In these three days, we have been to Alberobello, Ostuni, Matera and Bari. We chose Alberobello as our base (read here more about this enchanting city) and were able to reach all these cities by car within one hour.
The roads in Apulia are anything else but crowded. In general, driving there was pleasant, however the streets are not in the best condition, with many pits and holes. Besides, Italians are pretty much racers. I was always driving with a speed slightly higher than the limit. Nevertheless, I was overtaken by almost every car, which drove behind me. They crossed the solid line, and double solid line. I even started thinking that in Italy the road marking differs from elsewhere. In the opposite, the drivers in Alberobello were extremely polite toward the pedestrians: they let us cross the street even if we were not on the zebra-crossing.
Dolmen di Montalbano
On our way to Ostuni we drove by the Dolmen di Montalbano (Contrada Montalbano, Fasano, 72015 Fasano BR, Italy). The dolmen itself is in poor condition and not fascinating, however the surroundings are picturesque: endless fields of olive trees with its twisted trunks will make you stop and enjoy the atmosphere.
Ostuni, the white city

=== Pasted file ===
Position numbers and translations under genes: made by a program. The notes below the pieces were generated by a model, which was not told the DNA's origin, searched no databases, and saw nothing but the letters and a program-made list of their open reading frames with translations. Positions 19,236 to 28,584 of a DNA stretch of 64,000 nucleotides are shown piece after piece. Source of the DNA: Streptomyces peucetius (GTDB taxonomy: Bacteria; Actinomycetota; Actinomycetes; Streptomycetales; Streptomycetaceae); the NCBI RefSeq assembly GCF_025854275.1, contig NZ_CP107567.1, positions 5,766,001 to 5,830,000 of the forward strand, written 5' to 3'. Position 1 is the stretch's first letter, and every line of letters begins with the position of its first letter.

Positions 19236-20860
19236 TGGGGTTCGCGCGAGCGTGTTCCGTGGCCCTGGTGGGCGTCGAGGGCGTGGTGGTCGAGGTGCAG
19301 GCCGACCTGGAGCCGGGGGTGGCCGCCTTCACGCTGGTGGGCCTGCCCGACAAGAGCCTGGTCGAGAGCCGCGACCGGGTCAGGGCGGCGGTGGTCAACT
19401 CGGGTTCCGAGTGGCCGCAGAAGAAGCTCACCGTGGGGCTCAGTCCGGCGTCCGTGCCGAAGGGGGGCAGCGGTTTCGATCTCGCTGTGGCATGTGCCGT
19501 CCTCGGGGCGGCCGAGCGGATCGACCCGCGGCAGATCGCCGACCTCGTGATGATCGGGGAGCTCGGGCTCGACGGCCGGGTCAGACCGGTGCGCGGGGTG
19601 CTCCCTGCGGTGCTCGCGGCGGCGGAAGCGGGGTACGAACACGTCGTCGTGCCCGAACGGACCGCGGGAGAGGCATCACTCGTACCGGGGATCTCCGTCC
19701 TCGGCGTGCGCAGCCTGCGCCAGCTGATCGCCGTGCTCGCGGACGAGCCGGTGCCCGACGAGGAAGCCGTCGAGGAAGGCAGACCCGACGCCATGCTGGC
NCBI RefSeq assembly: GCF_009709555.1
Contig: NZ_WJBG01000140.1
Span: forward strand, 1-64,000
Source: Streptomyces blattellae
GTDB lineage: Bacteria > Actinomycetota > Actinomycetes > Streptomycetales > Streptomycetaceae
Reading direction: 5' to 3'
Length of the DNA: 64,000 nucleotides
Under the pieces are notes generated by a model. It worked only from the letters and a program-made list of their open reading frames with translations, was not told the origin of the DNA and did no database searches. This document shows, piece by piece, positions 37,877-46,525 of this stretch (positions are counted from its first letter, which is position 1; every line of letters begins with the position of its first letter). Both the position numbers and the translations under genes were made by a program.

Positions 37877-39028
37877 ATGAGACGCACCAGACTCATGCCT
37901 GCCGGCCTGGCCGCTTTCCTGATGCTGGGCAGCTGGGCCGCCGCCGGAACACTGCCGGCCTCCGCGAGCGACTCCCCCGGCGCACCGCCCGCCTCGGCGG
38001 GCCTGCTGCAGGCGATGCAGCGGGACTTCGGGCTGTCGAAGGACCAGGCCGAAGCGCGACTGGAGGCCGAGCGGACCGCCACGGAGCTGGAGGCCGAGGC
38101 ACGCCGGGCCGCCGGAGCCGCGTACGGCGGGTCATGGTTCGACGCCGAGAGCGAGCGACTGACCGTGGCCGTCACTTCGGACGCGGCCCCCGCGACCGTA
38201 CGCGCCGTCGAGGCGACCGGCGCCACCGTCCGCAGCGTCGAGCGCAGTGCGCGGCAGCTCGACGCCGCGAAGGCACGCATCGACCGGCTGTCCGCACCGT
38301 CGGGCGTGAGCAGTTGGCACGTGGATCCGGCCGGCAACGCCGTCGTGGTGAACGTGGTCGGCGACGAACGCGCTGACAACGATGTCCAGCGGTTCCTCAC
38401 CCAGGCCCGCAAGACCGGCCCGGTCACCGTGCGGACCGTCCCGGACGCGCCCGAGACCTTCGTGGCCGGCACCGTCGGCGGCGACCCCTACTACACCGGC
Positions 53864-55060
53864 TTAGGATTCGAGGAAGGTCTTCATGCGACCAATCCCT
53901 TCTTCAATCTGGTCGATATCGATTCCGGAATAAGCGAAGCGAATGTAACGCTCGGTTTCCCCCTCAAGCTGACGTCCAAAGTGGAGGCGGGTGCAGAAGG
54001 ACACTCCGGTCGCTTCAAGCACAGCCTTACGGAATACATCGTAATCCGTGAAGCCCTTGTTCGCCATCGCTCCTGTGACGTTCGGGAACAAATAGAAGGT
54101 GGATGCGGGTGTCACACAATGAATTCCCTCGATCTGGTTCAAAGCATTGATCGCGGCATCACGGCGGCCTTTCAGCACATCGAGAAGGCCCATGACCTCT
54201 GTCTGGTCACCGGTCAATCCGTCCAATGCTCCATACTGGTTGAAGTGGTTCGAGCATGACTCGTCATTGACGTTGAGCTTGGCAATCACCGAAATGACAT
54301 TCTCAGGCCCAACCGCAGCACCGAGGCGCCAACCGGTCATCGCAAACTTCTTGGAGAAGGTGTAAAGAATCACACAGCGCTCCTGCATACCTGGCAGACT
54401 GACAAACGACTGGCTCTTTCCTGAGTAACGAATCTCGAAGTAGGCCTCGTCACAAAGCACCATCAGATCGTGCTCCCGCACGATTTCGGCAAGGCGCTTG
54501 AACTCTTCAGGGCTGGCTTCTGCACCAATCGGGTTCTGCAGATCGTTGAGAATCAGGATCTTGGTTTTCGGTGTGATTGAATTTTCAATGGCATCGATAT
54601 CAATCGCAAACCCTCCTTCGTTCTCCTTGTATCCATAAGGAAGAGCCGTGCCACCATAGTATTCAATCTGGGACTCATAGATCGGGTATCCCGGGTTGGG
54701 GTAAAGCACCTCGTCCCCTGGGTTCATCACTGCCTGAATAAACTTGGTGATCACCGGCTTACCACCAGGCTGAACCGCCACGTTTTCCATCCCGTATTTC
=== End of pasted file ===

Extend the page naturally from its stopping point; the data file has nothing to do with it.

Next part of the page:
Ostuni is usually referred to as “the White Town” or “La Città Bianca” in Italian for its white walls and its typically white-painted architecture.
I was surprised to learn that Ostuni is the fifth city in Italy by percentage of British residents and, attention, the first for sale of houses and villas by the British!
One of the oldest cafes in Ostuni is Caffeteria Italia (Via Giovanni Lanza, 2, 72017 Ostuni BR, Italy). Here, a very friendly owner sells delicious coffee.
Matera, the cave city
The town of Matera lies in a small canyon carved out by the Gravia river. Matera is one of the oldest continuously inhabited cities in the world, people were living there since the 10th millennium BC (supposedly, these were the first human settlements on the territory of Italy). The ancient town is called Sassi di Matera, it gained international fame for Matera and is protected by UNESCO since 1993.
It’s hard to believe that until the 1950s people were living in Sassi, without electricity and without any comfort. After the government of Italy forced the most of the Sassi population to relocate, the city of Matera gained the interest of tourists. For 2019, Matera was declared Italian host of the European Capital of Culture.